coops. Royal coops ain't the kind
you think of that's square an' made
of laths. They ain't as strong as the
ordinary kind an' don't usually last
but a few days.
In fact a royal coop ain't a coop
at all, but is more like commutin'.
It consists in rcturnin' to your na
tive country on the 9:15 train in the
mornin' accompanied by a brass
band, declarin' yoursel king, an' re
turnin to Switzerland in the evenin'
disguised as a lunch basket.
Royalty may be short sighted, but
it makes up fer it in hearin'. A de
posed king can hear his people callin'
him when they ain't even aware of
havin' opened their mouths. He's
like a man in a hotel lobby what's
hopin' fer a telephone message an
hears his name on the lips of every
passin' bell boy.
As take the case of Emperor
Charles some weeks ago.
"Your people is waitin' fer you,
says Count Popover, leanin' across
the bridge table.
"Waitin' fer me with what?" 'asks
Charles, trumpin' his pardner's acc
"Open arms," says the connt.
"You're sure you said open?" f.sks
Charles, '"Cause if you did you can
call me a taxi. I'm goin' to maks
me a coop."
A Great Reform.
Next mornin' finds him rollin'
through the fertile dust of what used
to be his royal kingdom.
"'Tis wonderful to see my country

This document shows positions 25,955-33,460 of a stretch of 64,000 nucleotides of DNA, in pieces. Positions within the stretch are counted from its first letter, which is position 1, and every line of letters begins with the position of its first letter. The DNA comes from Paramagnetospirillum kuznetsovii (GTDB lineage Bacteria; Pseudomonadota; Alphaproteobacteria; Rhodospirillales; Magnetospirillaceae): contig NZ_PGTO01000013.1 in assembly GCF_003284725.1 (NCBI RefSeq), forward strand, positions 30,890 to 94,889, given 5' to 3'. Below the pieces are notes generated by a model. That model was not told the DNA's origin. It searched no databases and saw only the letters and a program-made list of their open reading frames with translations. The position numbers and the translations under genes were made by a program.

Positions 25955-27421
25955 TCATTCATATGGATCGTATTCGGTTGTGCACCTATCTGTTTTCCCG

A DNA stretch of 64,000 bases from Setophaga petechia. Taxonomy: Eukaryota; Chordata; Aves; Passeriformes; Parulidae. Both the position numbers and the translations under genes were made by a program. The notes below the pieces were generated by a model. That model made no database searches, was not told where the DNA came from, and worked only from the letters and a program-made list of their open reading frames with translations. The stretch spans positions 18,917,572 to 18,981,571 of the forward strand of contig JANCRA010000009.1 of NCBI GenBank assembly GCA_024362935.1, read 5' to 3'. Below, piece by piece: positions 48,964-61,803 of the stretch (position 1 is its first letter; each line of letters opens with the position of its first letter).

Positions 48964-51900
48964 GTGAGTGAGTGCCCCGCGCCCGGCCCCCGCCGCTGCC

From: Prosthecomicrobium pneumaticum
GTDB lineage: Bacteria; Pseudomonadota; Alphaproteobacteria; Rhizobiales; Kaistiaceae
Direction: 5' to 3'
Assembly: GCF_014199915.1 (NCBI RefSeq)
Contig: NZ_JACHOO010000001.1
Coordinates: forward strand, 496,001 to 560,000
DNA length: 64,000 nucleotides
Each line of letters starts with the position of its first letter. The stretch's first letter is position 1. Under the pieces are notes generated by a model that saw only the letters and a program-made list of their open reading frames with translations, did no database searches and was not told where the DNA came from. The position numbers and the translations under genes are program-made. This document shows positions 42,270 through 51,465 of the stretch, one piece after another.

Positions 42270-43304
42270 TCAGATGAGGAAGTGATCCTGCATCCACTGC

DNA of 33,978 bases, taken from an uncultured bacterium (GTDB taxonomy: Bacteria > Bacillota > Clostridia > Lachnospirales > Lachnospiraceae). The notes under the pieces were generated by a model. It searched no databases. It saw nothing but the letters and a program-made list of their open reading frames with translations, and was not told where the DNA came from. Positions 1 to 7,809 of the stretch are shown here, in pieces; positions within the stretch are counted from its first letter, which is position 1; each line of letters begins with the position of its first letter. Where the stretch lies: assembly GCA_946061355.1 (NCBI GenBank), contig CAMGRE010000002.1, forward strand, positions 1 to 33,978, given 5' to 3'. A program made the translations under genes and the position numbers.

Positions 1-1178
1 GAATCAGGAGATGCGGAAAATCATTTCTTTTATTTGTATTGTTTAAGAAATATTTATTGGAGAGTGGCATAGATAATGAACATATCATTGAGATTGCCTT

again," says he, lookln' out the train
window at the pesents, plowin' the
ground with a bent stick. "'Tis my
heart's desire to help these simple
souls. My minister ot agricuitur
taueht 'cm to clow like that. Before
they used to do it with their fingers.
Progress is a wonderful thing as long
as it s government-controlled.
When they get to Hungery ttiey
take a hack an' drive to the mag
nificent castle of a starvin dook.
One of the nice things about bein'
royal is that you don't have to be
invited anywhere. You can ask your
sel' an' family fer a week-end with
out even botherin' to telephone if
the spare room is empty.
The streets is deserted. Nothin'
Again the Lincoln -'
Shows its Prowess
IN 48 MINUTES LESS than the fastest Chicago-New York train on the
Pennsylvania Railroad travels from East Liberty (Pittsburgh) to Harrisburg,
Pa., a Lincoln, standard touring car driven by Robert P. McCurdy, and
carrying three other persons, covered the 210 miles thru the mountains
in the amazing time of 4 hours and 53 minutes.
The high rate of speed attained
was 76 miles per hour and at one
time the car was held at 72 miles
per hour for 20 miles.
Only tourists who have traveled"
the Lincoln Highway in Pennsyl
vania from Pittsburgh to Cham
bersburg can fully appreciate
what this performance really
They know that it is nearly all